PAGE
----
Spanish government warns of security takeover in Catalonia
By ARITZ PARRA
The Associated Press
MADRID (AP) - Spain's central government is threatening to deploy national police to ensure security in Catalonia if regional authorities fail to stop the recent disruptions by pro-independence protesters on major highways.
The warnings, in writing on Monday and also in public remarks on Tuesday by officials in the center-left Cabinet of Spanish Prime Minister Pedro Sanchez, follow the blocking of a highway that runs across Catalonia for more than 15 hours on Saturday.
Separatist groups who want Catalonia to become a republic after a banned referendum was held there last year, returned to protest the next day, on Sunday, allowing cars to pass through tollbooths without paying the mandatory fees.
The presence of Spain's national police or civil guard officers in Catalonia is a highly contentious issue, even more so because of their role in the violent crackdown on the Oct. 1, 2017 secession vote. Separatists often called them "invaders."
Last year's independence attempt in the northeastern region led to an unprecedented political crisis, but Catalan and Spanish authorities began talks in June when Sanchez's new center-left administration took power.
The political thawing appeared to wear off Tuesday amid hardening rhetoric on both sides. Spanish officials have criticized Catalan President Quim Torra, a separatist, for saying that Slovenia's secession from Yugoslavia in 1991 was the roadmap for the Catalan independence movement.
Although many European and other countries were quick in recognizing Slovenia's independence, The Ten-Day War that followed its declaration of independence caused dozens of casualties on both sides and hundreds were injured, a fact Spanish authorities highlighted in their criticism of Torra.
Although the Catalan official hasn't commented on the controversy, a regional government spokeswoman said Tuesday that Catalonia should follow its own "peaceful path" to independence while looking for "inspiration" in other countries' experience with secession.
In the latest bout of tension, three Cabinet members of Spain's government sent letters late Monday urging their Catalan counterparts to explain why Catalan police force Mossos d'Esquadra, which is controlled by the regional government, didn't intervene to stop protesters from blocking highways over the weekend.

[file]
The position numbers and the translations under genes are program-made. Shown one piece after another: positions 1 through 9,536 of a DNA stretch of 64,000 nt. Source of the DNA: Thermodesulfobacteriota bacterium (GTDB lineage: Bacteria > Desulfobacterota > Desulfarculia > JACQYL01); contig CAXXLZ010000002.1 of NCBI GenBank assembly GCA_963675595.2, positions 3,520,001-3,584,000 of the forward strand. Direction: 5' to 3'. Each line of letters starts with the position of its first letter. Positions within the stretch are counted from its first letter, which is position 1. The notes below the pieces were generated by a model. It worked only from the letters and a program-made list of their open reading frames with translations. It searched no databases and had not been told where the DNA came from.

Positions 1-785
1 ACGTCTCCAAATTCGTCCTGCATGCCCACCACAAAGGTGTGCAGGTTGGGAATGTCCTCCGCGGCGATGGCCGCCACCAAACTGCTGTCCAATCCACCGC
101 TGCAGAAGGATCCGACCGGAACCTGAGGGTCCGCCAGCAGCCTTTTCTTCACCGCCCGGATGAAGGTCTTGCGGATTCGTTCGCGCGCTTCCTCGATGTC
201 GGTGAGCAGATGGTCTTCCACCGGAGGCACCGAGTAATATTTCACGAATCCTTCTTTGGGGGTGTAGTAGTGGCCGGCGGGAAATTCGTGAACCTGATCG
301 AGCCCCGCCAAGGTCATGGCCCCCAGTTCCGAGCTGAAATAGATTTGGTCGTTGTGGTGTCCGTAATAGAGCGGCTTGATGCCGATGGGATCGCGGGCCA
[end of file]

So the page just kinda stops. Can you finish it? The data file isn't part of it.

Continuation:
"Apparently, there has been a dereliction of duties, with economic, social and public security consequences," wrote Deputy Prime Minister Carmen Calvo in her letter to Catalan Vice President Pere Aragones.
The prosecutor's office in Catalonia also opened an investigation Tuesday into the highway disruption, mentioning that regional police officers at the scene "didn't use the necessary and proportional force to re-establish public order."
Spanish Interior Minister Fernando Grande-Marlaska said in a separate letter to his Catalan counterpart that if the Mossos don't end public disorder and traffic disruptions, "the government will order an intervention of the state's security forces."
By sending the warning, Sanchez's government seemed to be preparing the ground for an anti-riot police deployment before a weekly meeting of Spain's government that the prime minister wants to hold in the Catalan regional capital, Barcelona, on Dec. 21. A pro-independence Catalan union has called a region-wide strike to mark the day and protest the presence of the Spanish Cabinet in full.
The Catalan government on Tuesday said it would respond to Madrid's letters. The regional spokeswoman, Elsa Artadi, also called on central authorities to "walk on the path of dialogue, negotiation and political solutions."
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